Cities in CHINA
Central state structure
People's Congress ChinaPhoto: Dong Fang in the public domain
In 1982, the constitution still in force today was adopted, Article 1 of which reads as follows: “The People's Republic of China is a socialist state under the democratic dictatorship of the people, led by the working class and based on the alliance of workers and peasants. The socialist system is the fundamental system of the People's Republic of China; sabotage of the socialist system by any organization or individual is prohibited”.
Before this constitution entered into force, there was the Common Program of September 29, 1949 and constitutional revisions of 1954, 1975 and 1978. The new 1982 Constitution effectively ended the Mao Zedong period. It is striking that Marxist-Leninist cries such as "class struggle" and "dictatorship of the proletariat" are no longer reflected in the new constitution.
Article 1 of the constitution is still enforced by the Chinese Communist Party (CCP), and in practice its party is hardly distinguishable from each other. China is formally no longer a one-party state, but the CCP's monopoly position is evident.
The highest body of the CCP is formally the National Party Congress, which meets once every five years. The Central Committee, which has about 200 members, performs the functions of the Party Congress when it is not in session. It meets in plenary session once or twice a year. The Central Committee elects the Politburo and the Politburo Standing Committee, where real political power is concentrated, headed by Secretary-General.
At the 15th Party Congress in 1997, Deng Xiaoping's "open-door" policy was elevated to official party doctrine. This policy has made possible the economic developments of the last decades.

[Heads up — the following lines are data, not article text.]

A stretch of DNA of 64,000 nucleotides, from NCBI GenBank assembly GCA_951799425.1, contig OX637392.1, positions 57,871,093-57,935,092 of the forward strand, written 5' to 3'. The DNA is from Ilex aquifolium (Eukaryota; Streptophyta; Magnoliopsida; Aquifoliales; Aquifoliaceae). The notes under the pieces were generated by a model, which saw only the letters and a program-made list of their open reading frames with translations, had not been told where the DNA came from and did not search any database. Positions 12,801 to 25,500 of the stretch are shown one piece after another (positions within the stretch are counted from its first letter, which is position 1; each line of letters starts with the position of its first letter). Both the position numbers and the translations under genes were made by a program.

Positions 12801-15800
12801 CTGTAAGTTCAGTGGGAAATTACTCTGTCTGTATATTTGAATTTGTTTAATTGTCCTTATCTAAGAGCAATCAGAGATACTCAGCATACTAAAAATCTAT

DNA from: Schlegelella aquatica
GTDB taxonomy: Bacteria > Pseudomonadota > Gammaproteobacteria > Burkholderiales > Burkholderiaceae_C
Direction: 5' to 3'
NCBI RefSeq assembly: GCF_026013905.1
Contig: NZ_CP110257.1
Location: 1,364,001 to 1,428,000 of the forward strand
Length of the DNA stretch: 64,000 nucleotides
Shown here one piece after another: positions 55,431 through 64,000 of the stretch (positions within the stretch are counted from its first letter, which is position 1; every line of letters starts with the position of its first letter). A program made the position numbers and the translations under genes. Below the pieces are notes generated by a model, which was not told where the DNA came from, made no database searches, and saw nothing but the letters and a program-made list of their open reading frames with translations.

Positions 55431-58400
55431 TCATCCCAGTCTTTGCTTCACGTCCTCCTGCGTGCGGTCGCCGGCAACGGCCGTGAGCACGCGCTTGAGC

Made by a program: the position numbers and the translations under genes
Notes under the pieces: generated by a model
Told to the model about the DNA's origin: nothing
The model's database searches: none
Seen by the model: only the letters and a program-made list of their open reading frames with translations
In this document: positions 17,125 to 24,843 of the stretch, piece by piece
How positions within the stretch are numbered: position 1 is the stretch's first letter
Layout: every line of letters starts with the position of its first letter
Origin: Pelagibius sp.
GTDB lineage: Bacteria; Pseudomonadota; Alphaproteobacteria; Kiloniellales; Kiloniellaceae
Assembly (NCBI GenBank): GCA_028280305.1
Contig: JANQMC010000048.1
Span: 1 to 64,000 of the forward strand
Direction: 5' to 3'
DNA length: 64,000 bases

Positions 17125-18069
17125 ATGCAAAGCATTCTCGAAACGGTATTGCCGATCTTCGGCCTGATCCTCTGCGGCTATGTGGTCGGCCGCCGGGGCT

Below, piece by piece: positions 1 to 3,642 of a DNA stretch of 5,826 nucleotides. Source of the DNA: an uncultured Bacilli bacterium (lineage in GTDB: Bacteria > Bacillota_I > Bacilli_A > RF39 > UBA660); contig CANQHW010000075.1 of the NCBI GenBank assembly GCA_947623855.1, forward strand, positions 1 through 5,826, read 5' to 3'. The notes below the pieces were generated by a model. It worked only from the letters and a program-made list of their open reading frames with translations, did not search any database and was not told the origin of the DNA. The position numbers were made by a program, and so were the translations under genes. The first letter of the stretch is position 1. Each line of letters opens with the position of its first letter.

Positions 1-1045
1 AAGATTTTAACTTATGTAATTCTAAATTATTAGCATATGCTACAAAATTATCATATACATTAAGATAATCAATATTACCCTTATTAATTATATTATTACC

The National People's Congress, the Chinese Parliament, formally holds the highest state authority. The current NPC has about 3000 members, who have been elected indirectly for a period of 5 years and meet once a year. This session takes place in March-April for two to three weeks. Although officially vested with the highest state authority, the role of the NPC mainly consists of ratifying decisions taken by the CCP top and submitted to the NPC through the State Council.
The powers of the People's Congress have been extended in the new Constitution to monitor compliance with the Constitution and the laws and to decide on issues of war and peace. In addition, Congress approves government economic policies and the state budget.
However, in recent years the annual plenary sessions have been increasingly openly debated.
The delegates are elected by the provinces, the self-governing areas, the urban regions under direct central authority and the armed forces.
The head of state in the People's Republic of China is the President, who is assisted by one Vice President. The President and Vice President may be elected for up to two five-year terms.
The President is also Secretary General of the CCP and Chairman of the Central Military Commission.
The State Council is the central government, making it the highest executive of the People's Republic of China. The State Council is the executive body of the National People's Congress and the Standing Committee, on the one hand, and the supreme governing body of the State, on the other. The State Council includes the Prime Minister, the Deputy Prime Ministers, the Ministers and the Ministers who head committees.
A permanent committee of approximately 150 members is elected from the congress. This committee has very wide powers, including those to interpret the law and to issue decrees. In addition, the committee may revoke or amend incorrect decisions of the provincial governments, autonomous regions and directly governed cities, and decide on the appointment and dismissal of members of the state council.